- What's the name for a triptych when it's four? Anyway, I was very impressed with this painting by Chris Myers RI, RBA which I saw at Watercolour Academy last week.
Art Business and Marketing
- Is There a Life for Female Artists Over Fifty? You Betcha! by Lisa Adams Los Angeles painter and educator on the Huffington Post
- Charley Parker writes about MagCloud - the magazine equivalent of Blurb
- Kirsty Hall and Alyson Stanfield (ArtBizBlog)have highlighted How to Be Humble When You’ve Messed Up - it relates to how to deal with a malfunction in using your email list and, more importantly, how to deal with the inevitable cock-ups which arise from time to time.
Art and the Economy / Art Collectors
- The Los Angeles Times has a long article which suggests American art collectors ripe for study and Collectors: Becoming front and center in the art world and in art history
- There have also been various articles about the impact of the budget cuts
- BBC:Arts and culture bodies in cuts appeal to government
- Financial Times Arts donors “won't plug spending gap”
- while at the same time Financial Times says Incentives for arts donors rated as generous
- Katherine Cartwright's blog (Katharine A. Cartwright Studio) announces itself as being A blog dedicated to the advancement of critical thinking in art. She certainly pose an interesting question with her post Fine Art: Public or Private? about whether private art collections should be made accessible to the public at large.
Art Competitions and Art Societies
- Probably the most important post I wrote last month was this one - AWS gold medal controversy - the final word. Having corresponded with Annie I can tell you that the impact in reality was far more significant and negative than anything written in this post. However I agree with her that it's best not to dwell on the detail too much. The imperative now is for art societies to recognise the impact too and to give higher priority to finding an effective and efficient way of dealing with fraudulent work.
- Making A Mark had three further posts this month about the current exhibition at the National Portrait Gallery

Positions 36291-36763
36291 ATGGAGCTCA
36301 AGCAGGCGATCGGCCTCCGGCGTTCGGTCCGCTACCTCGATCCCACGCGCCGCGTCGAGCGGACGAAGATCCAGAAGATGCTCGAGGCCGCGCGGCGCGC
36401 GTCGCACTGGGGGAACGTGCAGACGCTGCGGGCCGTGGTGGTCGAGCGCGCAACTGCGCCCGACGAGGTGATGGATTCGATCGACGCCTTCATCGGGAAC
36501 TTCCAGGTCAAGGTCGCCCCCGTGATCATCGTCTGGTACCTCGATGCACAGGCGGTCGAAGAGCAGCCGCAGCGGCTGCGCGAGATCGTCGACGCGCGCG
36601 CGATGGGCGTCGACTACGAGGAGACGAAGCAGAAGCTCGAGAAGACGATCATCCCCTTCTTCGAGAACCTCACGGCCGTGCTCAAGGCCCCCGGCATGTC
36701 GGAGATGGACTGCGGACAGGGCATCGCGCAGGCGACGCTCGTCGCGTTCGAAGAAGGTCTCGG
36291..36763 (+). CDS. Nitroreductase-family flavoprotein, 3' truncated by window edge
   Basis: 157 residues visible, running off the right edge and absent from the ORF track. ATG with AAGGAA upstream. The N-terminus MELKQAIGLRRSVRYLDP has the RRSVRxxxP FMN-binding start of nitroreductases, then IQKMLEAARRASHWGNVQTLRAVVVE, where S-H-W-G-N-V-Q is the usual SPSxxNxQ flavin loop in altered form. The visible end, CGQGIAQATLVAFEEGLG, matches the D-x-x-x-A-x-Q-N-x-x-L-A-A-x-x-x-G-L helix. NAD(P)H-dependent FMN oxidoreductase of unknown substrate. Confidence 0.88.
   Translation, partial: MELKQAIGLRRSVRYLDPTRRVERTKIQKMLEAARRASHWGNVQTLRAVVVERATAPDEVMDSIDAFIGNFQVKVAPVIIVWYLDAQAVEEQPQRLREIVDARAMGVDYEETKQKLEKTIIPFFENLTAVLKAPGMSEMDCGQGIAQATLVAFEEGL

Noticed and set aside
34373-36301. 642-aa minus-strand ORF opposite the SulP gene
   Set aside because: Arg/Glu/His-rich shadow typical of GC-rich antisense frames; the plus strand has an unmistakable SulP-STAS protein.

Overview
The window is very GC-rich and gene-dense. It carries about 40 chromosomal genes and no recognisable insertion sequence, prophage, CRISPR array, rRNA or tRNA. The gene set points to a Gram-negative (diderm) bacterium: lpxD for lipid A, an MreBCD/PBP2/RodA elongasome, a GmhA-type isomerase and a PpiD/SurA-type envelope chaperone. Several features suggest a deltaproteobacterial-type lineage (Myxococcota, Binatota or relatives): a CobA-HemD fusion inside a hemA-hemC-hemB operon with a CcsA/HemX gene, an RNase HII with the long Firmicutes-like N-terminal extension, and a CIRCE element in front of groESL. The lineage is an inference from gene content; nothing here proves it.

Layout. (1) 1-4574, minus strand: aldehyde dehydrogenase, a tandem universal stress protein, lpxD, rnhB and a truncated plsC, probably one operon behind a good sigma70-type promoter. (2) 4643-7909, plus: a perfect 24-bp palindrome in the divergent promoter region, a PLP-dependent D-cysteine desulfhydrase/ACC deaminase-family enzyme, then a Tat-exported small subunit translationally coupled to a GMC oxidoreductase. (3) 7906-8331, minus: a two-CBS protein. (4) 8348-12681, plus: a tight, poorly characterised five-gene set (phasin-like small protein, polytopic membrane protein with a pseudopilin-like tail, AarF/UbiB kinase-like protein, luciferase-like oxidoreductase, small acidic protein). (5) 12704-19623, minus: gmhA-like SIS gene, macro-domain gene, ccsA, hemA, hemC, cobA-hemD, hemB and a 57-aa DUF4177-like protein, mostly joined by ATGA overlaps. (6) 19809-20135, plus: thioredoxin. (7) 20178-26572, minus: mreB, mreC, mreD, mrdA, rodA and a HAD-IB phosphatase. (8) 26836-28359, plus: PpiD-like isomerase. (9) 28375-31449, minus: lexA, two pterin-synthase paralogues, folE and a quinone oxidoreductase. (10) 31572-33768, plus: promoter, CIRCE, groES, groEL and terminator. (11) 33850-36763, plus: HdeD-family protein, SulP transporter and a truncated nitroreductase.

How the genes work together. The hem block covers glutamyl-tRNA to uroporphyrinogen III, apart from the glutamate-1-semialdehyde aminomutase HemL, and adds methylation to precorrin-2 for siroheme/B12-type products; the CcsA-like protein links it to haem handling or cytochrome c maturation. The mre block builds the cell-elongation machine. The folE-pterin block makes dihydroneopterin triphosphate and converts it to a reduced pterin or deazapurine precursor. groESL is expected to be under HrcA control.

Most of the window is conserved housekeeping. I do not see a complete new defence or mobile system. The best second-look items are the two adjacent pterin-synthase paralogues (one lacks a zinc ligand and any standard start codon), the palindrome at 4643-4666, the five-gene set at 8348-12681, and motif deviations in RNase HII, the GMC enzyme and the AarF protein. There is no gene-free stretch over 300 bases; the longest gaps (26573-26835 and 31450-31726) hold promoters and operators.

Those attending the awards ceremony last month were amused to hear that (Paul Beer's) winning proposal is to paint a large-scale, plein-air group portrait of figures on the secluded Corfu nudist beach which he first visited twelve years ago with his wife on their honeymoon.
- BP Portrait Award 2010: List of Exhibitors and Brian Sewell - the Brian Sewell article was a good read but even more so after I'd found the links to all the artist's websites, as this was an exercise which delivered a few surprises.
- Shaun Downey and Blue Coco which is an excellent demonstration of how this Award can give some really wonderful spin-off marketing for an artist's work.
- Lynn Painter-Stainers Prize 2010 - Call for Entries
- Jerwood Drawing Prize 2010 - The Shortlist
- The coloured pencil societies have both had recent activity:
- The Colored Pencil Society of America held its annual convention in California announced the CPSA 2010 - Awardwinners
- whereas in the UK, along with 65 other artists, my work has been Juried into UKCPS 9th Annual International Open Exhibition
- For those entering exhibitions at the Mall Galleries you might want to know that The Mall Galleries has two doors!
Art Exhibitions and art fairs
- These are the photos selected from those submitted on Flickr for the set celebrating Tate Modern at 10. I thought it was really great to see a museum seeking out visitors photographs for a celebration of the museum. While I'm all for professional photographers getting propercredit/pay for their work, some of these photographs are one which never appeared in the professional press - and a number of them certainly would not have been taken by a professional photographer - and I mean that in the nicest possible way!
- Jonathan Jones review of Impressionist Gardens, the blockbuster festival exhibition at the National Galleries of Scotland. He also has A guide to Edinburgh's art treasures
- It's now closed - however I'm completely in agreement with Jonathan Jones's view that The Royal Academy must get its Summer Exhibition act together. This year was unimpressive - hence no review from me. I don't think I've ever walked through so fast.
- Natalie (Blaugustine's Other Blog) has a review of Lucien Freud (et moi) at the Pompidou.
- There's an exhibition of the work of James McNeil Whistler - On Beauty and the Everyday: The Prints of James McNeill Whistler (August 21–November 28, 2010) at the University of Michigan Museum of Art. This is a post about the exhibition by Charley Parker (Lines and Colors)